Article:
Two scientists whose work bears on education are among the 72 U.S. scholars recently elected to the National Academy of Sciences. The academy was launched by President Abraham Lincoln in the midst of the Civil War to advise the nation on scientific matters. It’s now part of what is known as the National Academies, an umbrella that also includes the Institute of Medicine, the National Academy of Engineering and the National Research Council. Over the years, the considered opinions of the Academies’ blue-ribbon panels has weighed heavily in some national debates on education. (Think reading wars, for one.) And getting elected to its membership is a big deal in the scientific community.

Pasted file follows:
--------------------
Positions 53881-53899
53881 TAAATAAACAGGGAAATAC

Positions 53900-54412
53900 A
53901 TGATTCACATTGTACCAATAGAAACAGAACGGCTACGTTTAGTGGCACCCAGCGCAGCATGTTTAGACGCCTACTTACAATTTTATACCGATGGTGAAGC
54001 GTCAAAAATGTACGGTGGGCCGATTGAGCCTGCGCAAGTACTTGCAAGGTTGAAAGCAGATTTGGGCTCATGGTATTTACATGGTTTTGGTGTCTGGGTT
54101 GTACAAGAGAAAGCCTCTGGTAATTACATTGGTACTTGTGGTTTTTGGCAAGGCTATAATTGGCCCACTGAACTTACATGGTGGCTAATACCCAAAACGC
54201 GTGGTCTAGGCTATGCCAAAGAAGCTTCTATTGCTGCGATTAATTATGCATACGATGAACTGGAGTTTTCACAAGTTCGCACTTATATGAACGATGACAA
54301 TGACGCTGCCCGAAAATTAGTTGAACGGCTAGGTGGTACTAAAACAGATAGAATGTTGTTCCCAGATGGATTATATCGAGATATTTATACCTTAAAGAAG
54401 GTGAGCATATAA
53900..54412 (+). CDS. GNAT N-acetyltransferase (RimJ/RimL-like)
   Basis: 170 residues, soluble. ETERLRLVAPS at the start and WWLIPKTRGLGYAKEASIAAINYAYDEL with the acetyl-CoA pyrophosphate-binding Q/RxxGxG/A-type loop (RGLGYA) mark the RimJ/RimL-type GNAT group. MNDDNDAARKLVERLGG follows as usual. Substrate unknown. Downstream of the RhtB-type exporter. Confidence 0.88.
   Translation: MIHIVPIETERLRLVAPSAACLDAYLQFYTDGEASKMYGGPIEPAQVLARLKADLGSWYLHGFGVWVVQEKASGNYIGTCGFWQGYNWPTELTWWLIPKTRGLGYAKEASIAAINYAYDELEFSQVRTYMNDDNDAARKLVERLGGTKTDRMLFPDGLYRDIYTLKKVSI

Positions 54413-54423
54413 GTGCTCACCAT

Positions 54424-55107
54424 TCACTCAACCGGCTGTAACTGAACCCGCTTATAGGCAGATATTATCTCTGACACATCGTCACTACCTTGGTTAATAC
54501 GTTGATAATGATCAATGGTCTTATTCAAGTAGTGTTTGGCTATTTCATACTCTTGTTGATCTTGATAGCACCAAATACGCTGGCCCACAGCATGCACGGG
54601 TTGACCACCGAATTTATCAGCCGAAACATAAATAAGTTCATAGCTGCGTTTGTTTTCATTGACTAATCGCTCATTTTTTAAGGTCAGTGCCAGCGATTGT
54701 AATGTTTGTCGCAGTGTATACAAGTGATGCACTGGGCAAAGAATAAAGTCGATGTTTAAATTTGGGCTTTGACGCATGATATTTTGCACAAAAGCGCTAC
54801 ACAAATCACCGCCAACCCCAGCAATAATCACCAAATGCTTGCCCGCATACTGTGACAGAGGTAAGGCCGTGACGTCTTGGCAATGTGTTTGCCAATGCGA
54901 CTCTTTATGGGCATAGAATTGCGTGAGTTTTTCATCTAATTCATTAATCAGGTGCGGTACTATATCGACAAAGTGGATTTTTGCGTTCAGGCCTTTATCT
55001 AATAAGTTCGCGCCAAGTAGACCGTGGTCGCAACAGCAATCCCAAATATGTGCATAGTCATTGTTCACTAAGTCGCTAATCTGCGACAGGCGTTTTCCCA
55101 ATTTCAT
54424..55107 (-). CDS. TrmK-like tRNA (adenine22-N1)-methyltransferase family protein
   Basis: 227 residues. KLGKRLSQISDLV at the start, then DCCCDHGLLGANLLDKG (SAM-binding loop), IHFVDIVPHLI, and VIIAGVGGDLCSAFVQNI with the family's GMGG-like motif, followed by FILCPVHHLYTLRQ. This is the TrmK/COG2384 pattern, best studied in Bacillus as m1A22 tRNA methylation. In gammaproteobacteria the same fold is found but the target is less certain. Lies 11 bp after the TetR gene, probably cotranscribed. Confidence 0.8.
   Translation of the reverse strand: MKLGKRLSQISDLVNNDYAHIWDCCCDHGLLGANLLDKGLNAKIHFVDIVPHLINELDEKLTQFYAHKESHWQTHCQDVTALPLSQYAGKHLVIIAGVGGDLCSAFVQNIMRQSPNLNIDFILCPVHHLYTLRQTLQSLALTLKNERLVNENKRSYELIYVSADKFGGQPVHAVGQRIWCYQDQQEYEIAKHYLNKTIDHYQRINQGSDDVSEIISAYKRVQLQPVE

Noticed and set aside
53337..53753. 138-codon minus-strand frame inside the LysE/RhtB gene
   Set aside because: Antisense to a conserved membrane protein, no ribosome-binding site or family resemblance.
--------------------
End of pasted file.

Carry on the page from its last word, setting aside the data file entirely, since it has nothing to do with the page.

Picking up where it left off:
The new members from the learning sciences world are Greg J. Duncan, an education professor at the University of California, Irvine, and Patricia K. Kuhl, a co-director of the Institute of Learning and Brain Sciences at the University of Washington, Seattle.
Duncan’s work over the years has focused on early childhood learning and the effects of poverty and work-support programs on children and their families. Ms. Kuhl specializes in language acquisition and the neural bases of language, language development in autism, and computer speech recognition. They join an elite group of more than 2,000 scholars from around the world.
You can find the full list, which also includes 18 newly elected scholars from other nations, on the Academies’ Web site.
A version of this news article first appeared in the Inside School Research blog.